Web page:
Only in the 1990’s with the cult popularity of Paul Heyman’s original ECW did that tradition suffer a damaging blow. Many wrestlers came to the fore wearing jerseys, t-shirts and various baggy clothing as ring apparel to cover up the lack of an athletic body. This trend in turn affected the independent wrestling promotions and a flood of non-athletic rookies entered the scene, which in turn watered down and began to kill off certain wrestling markets, due to the fact that the paying public doesn’t want to pay for something which is a mockery of the marquee that is stands behind.

Just one week ago, I was wrestling in Germany, riding to the show with a couple of younger wrestlers who expounded to me how the wrestling business is faltering badly in their country at the moment. They were quick to point out that the biggest problem contributing to the current downfall was the influx of ”backyard” wrestlers and fan-led promotions. Poorly-trained youngsters without bodies were filling the cards, which have a few pros booked on them to work the top matches. The paying audience that comes out to see the events balks at the parody of wrestling that is presented to them, and thus refuse to come back a second time, lending to dropping attendance across the map. Once again, I cannot expound enough the fact that people do NOT want to see regular joes lining up the cards. People want to see something special that they do not see every day, and the least that should be expected of a ”professional wrestler” is the image of an athlete. Or at least a freak, if the former is not applicable.

Happy Humphrey vs. Haystacks Calhoun: freakshow translates into box office.

Wrestling legend Big Daddy of Great Britain was obscenely obese and he did not shy away from that fact. Instead, Big Daddy emphasized his obesity in the way he wrestled, using his bulk as a sales pitch in the process. The same can be said for former WWE wrestler Viscera, who took on the name Big Daddy V (not to be confused with the UK’s Big Daddy) in his last WWE run a few years back. Viscera’s manboobs made Abdullah the Butcher look like Stacy Keibler in comparison, and obviously Viscera’s ECW push was completely reliant on his freakish frame, as WWE made him lose the upper body apparel and go topless to make him relevant as Big Daddy V. Indeed, professional wrestling is not a business for people with hang-ups and inhibitions. Pro wrestling is a larger than life spectacle of high athletics and the art of physicality that is made extravagant by the magnifying glass that it is viewed through.

Those looking to enter the world of professional wrestling also need to ask themselves whether they have the time and resources to invest into the schooling schedule. We have had several hopefuls in Finland alone apply for schooling to become a wrestler, only to have them skip classes for whatever reason and show up randomly expecting to pick up where they last left off. Of course, this is just plain stupidity and should be penalized. Not a single sport out there allows for such behavior, and unless the wrestling hopeful has the required resources of time and capital to attend classes regularly for the duration of the schooling period, they should seriously reconsider their dream. I have personally shown the door to students in the past who have not been able to apply themselves regularly to the set schooling schedule. There is no room for lukewarm sluggishness, nor is there toleration for laziness. The playing field and rules thereof are the same for everyone, regardless of gender, age or physical make-up. Either do it full-out, or don’t do it at all I say.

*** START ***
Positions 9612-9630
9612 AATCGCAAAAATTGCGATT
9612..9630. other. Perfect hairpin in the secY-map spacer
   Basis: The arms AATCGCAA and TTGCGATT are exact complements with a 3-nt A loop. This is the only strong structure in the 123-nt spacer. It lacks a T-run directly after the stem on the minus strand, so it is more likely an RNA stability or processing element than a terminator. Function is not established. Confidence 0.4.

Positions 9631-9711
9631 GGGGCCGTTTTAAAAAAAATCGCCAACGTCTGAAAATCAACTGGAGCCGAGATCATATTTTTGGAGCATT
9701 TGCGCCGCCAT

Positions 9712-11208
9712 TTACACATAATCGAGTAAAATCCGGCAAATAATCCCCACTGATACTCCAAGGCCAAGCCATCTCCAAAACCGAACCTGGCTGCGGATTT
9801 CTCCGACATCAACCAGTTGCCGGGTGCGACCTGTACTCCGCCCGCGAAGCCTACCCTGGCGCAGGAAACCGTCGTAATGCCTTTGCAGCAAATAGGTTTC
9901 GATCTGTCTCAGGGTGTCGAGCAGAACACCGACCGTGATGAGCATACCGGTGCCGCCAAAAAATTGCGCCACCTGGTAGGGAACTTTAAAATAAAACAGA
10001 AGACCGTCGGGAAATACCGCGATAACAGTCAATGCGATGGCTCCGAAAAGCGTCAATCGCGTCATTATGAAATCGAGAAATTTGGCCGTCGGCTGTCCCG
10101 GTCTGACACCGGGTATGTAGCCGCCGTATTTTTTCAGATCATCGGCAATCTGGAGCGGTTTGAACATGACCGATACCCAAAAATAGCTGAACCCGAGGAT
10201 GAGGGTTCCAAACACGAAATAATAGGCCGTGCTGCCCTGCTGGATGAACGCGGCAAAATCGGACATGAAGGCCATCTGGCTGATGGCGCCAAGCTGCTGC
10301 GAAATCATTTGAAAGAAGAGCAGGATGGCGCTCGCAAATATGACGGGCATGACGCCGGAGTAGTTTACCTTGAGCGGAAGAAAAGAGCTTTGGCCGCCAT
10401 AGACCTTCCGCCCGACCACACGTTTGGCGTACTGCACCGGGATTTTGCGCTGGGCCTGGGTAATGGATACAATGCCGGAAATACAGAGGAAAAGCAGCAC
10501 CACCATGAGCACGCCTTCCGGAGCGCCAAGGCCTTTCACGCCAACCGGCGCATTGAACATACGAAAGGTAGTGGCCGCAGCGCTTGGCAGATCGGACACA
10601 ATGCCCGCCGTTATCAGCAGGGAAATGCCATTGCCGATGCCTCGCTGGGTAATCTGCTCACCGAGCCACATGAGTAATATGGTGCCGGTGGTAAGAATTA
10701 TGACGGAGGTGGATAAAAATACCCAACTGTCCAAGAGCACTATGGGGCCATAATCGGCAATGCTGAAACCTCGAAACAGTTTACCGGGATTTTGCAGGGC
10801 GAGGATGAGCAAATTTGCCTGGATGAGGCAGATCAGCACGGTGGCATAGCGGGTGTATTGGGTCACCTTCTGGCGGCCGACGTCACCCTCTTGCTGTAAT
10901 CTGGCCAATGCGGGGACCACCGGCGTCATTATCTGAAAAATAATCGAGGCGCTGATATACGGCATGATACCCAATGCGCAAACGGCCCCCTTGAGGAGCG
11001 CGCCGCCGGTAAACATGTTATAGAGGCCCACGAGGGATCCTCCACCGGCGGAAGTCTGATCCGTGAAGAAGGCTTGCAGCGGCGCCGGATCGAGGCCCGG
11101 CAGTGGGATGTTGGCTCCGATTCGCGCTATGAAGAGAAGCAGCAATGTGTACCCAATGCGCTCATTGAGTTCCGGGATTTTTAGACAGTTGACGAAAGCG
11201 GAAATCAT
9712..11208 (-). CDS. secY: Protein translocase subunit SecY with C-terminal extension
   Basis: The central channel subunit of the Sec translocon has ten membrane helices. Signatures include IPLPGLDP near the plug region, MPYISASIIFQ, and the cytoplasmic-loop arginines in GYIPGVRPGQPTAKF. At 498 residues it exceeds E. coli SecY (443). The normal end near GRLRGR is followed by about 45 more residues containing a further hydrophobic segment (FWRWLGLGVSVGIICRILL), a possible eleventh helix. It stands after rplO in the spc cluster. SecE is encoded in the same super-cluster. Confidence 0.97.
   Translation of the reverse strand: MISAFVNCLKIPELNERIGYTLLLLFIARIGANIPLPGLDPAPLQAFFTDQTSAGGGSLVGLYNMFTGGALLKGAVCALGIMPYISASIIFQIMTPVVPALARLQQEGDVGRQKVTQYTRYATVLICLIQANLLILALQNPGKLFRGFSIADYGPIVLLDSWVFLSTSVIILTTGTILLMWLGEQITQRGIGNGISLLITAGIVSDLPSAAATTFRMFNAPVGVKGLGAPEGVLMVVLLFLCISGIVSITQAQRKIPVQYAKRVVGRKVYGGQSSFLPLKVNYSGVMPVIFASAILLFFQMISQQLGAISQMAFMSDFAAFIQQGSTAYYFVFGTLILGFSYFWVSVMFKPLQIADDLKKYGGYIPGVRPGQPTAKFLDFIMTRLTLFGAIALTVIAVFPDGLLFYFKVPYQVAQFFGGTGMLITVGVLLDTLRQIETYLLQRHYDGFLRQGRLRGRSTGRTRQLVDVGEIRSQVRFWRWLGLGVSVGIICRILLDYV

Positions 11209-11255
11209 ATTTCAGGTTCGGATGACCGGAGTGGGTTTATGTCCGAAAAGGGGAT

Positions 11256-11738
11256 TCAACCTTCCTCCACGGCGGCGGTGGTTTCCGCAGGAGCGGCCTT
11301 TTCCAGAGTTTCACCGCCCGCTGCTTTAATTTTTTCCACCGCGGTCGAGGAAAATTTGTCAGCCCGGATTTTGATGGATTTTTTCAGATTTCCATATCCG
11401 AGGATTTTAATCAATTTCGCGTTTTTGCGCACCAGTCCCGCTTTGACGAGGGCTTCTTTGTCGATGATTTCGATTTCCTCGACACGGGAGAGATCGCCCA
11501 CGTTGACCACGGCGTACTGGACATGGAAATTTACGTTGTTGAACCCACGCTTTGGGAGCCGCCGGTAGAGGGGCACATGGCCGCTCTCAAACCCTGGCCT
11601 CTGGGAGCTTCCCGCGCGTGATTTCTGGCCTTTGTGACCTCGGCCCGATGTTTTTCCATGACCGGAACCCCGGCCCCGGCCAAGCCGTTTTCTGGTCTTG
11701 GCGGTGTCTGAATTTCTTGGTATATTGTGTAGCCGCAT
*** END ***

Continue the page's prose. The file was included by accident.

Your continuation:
There is also a very false notion out there that professional wrestling is somehow ”fake” and that real pain is not involved. This fallacy is quickly shed by anyone and everyone that enters professional wrestling training, as our game is indeed one of pain. Not just pain, but pain tolerance. I myself have endured eight concussions to date in my professional in-ring career dating back to 1994. I have been knocked silly in certain matches, and I have fought through to the end, regardless of my physical condition. I have entered matches with torn ligaments, hurting from head to toe, cramped up muscles that resound with numbing shock after each bump, and I still have endured and passed with flying colors. Why? Because I have wanted it enough and because I prize the title of being a ”professional” wrestler.

My former coach Lance Storm runs the top wrestling school in Canada today, The Storm Wrestling Academy. Lance told me of a hopeful that entered his school back in 2006 who believed that wrestling was fake. After less than a week, this certain somebody quit because it wasn’t fake enough for him, as Lance so aptly pointed out.

So really, before anyone out there scampers to take part in a wrestling try-out, consider the message and points that I have laid out here. Failure to do so will translate into heartache, headache and disillusionment.

Those who feel that they have what it takes to try out for pro wrestling in Finland and want to get trained properly by a school with a proven track record, send an open application about yourself along with 2 current photos showcasing your physical condition to gm (at) fightclubfinland (dot) com.